Volumes have been writing on English eccentricity, films and television series have even been made. Volumes could also be compiled on British humor and its satirical tone applied to its own idiosyncrasy. Both aspects, self-criticism and extravagance, are ruling traits of Grayson Perry‘s personality.
Ceramist and transvestite, he has achieved ceramics to be considered a “fine art” and has made transvestism an essential part of his expressive necessity.
Going around the halls of a museum displaying glazed vases and colorful tapestries made by Perry we can have a sense of visiting the craft rooms of an ethnographic museum. In fact, it is not only the artisanal process that brings ethnography closer to his task, since the content of his works is pure sociological research.
Whether in large tapestries or combining sgraffiti and enamels in pottery urns, Grayson offers us his own vision of class conflicts in his native England, narrates the rise and fall of a young entrepreneur, refers ironically to tastes and habits of each social class, overlapping scenes to bring together different realities: from the hardness of life in decadent mining and industrial cities to the meetings of “cool and boring people”.
But he doesn’t take the distant and objective view of the anthropologist but biographical details permeate each of his stories. His two alter egos, the feminine and the masculine ones, that is, Claire (his transvestite Self) and Alan Measles (a teddy bear to which as a child he gave the role of “surrogate father”) appear in many of the pieces. In others, traces of his own childhood intersect with fabled lives.
The tapestries series The Vanity of Small Differences” (2012) has its inspiration in William Hogarth’s The life of a libertine paintings, using its moralizing and satirical tone to tell us the ups and downs of a computer engineer and his achievements for upward social mobility, but in the end, he is killed crashing his Ferrari into a lamppost. The textile compositions are inspired by Renaissance altarpieces, versioning the expulsion of Eden as the expulsion of the snobby son from the maternal house, and the agony in the Garden of Olives becomes an agony of the son who has to plug his ears his ears to not hear his stepfather singing off key.
A miner and a fighter face each other in Death of a working hero, a tapestry inspired by the union banner aesthetic. Between the two, a child with a teddy bear. Since childhood, Grayson had to deal with a tough guy masculinity he did not identify with, embodied in the figure of his stepfather. Both the desire to cross-dress and the need to fill with the stuffed animal the absence of paternal tenderness begin in his childhood.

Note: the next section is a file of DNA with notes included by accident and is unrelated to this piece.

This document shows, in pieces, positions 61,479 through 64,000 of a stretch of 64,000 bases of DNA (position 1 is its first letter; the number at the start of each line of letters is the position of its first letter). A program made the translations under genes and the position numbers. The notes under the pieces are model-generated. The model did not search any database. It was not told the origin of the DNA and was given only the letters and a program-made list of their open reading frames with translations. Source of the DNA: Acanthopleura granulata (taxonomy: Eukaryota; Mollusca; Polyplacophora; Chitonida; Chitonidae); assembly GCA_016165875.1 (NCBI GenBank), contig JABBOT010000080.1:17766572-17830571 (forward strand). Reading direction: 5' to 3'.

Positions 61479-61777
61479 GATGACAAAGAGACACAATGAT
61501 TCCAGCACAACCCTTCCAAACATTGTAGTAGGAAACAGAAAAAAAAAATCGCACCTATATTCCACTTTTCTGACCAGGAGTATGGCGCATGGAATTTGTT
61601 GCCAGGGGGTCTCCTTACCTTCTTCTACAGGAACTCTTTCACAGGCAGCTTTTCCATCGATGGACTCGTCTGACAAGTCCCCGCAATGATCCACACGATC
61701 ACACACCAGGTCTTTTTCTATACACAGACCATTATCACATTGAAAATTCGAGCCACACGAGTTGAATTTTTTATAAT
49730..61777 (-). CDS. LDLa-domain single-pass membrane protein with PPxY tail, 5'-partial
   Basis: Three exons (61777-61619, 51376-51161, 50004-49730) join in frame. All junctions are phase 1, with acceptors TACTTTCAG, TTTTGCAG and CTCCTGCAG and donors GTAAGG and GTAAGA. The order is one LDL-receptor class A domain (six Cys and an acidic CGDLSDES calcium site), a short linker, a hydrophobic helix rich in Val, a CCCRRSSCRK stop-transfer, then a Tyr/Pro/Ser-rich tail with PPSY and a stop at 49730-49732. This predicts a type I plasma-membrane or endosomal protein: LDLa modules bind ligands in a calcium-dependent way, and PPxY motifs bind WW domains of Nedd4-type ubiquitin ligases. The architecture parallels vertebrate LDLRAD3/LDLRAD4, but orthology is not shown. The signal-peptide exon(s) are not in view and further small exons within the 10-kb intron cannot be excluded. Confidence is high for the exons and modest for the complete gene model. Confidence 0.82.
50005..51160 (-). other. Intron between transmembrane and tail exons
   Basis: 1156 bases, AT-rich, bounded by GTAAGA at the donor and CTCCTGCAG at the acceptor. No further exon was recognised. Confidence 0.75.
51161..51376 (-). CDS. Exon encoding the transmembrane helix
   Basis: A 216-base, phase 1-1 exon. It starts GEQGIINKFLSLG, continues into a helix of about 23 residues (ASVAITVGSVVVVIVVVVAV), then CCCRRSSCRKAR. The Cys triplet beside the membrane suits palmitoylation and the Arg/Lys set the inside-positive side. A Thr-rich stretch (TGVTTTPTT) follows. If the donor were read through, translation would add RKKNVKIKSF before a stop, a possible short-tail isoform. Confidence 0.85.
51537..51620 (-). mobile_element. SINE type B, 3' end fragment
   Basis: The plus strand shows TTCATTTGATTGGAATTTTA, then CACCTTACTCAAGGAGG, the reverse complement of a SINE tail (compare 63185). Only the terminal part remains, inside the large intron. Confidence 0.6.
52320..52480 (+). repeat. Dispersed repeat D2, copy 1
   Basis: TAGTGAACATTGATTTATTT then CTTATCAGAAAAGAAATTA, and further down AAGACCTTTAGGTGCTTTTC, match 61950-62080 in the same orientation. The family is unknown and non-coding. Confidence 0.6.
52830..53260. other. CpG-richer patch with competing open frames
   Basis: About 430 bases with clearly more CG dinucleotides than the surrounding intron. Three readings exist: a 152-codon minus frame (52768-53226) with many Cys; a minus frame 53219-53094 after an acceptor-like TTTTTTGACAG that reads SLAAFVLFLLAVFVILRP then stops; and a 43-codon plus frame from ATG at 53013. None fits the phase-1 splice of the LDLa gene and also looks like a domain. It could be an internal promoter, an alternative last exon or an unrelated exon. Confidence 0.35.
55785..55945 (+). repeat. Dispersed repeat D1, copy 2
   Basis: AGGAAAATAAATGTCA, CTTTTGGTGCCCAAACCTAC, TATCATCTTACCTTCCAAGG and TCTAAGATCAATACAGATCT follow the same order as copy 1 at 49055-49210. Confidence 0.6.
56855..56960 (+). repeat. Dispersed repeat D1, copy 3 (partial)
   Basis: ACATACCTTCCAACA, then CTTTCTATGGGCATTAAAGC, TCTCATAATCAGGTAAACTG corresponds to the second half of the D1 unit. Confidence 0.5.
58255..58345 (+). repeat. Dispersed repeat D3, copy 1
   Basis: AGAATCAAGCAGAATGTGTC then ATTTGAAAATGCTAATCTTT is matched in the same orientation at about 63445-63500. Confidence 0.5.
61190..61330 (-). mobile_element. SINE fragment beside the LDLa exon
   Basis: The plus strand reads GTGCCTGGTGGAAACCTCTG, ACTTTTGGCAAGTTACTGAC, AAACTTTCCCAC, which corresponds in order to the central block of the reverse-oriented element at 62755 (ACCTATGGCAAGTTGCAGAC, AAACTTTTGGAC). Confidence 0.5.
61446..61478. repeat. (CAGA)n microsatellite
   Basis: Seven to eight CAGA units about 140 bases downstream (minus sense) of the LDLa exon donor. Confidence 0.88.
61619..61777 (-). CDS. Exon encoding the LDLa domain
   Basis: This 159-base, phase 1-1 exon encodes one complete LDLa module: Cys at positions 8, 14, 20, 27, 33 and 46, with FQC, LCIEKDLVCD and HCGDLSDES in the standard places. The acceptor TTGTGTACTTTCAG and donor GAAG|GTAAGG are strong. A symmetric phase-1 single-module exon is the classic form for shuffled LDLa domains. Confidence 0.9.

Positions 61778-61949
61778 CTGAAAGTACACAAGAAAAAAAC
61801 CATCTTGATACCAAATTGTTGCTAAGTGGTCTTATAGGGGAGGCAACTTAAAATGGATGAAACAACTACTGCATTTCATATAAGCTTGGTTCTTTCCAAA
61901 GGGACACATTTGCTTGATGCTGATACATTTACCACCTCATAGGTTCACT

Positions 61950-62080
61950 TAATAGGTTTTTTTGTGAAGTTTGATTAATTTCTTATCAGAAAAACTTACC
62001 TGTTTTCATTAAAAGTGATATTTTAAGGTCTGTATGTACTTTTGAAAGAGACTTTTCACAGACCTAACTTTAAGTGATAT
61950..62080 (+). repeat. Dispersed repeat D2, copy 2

The British Museum plan held by Alan and Claire (wearing a folk costume) corresponds, in the words of Perry, with the “celestial chart”. Around the map, we can see sites of spiritual and mundane pilgrimage: from Graceland to Mecca, from Wall Street to Lourdes. In this tapestry, Map of Truths and Beliefs, there are important aspects of his personal logbook: art as therapy, the idea of pilgrimage and his alter egos.
A few years ago, he commissioned a customized motorcycle: a pink Harlem-like with the slogans “patience” and “humility”, as opposed to the bikers aggressiveness, their skulls, infernal flames and defiance of death. His pink motorcycle carries a sanctuary that shelters Alan. It is not just a decorative object for him, but a kind of heaven angel with which he undertakes his “pilgrimages”.
The vases recall the refinement of the Satsuma porcelain, of the Satsuma porcelain, but instead of water lilies we find a group of transvestites, and fighter jets substitute the colorful fish that we usually see in the Japanese urns. In others, body restraints by SM practices, street children silhouetted in gold and threatening shadows of boxers … Strangely Familiar, Shadow boxing … they speak of particular realities, about fatalism that could be avoided if inherited social patterns were not repeated.
Perry came out with Claire and filled the wardrobe of his female avatar with all kinds of fantasy clothes: doll dresses, Mery Poppins umbrellas, platform shoes … But Claire is not only a kitsch housewife. She has a combative spirit and brandishes anti-art banners at the entrance to the Tate Gallery, or takes a Kalashnikov when necessary, as when during the Yugoslav war she made a “regional” dress for herself (“Claire as the mother of all battles” 1996), embroidered with warlike motives, eviscerated soldiers of pre-Columbus style.
The inbreeding of the art world and the praise of manhood are two walls Grayson has tried to tear down, and he has largely achieved it being accepted as an “artisan” and “folkloric” artist.
Sex, war and power relations were the major themes that inspired decorations of Greek and Etruscan vessels, the same ones that now decorate Perry’s vessels and that perhaps bequeath to future archaeologists a personal vision of what class conflicts and family dysfunctions were in postindustrial England.
Grayson Perry, Folk Wisdom
Kiasma Museum of Contemporary Art, Helsinki
until 2nd September 2018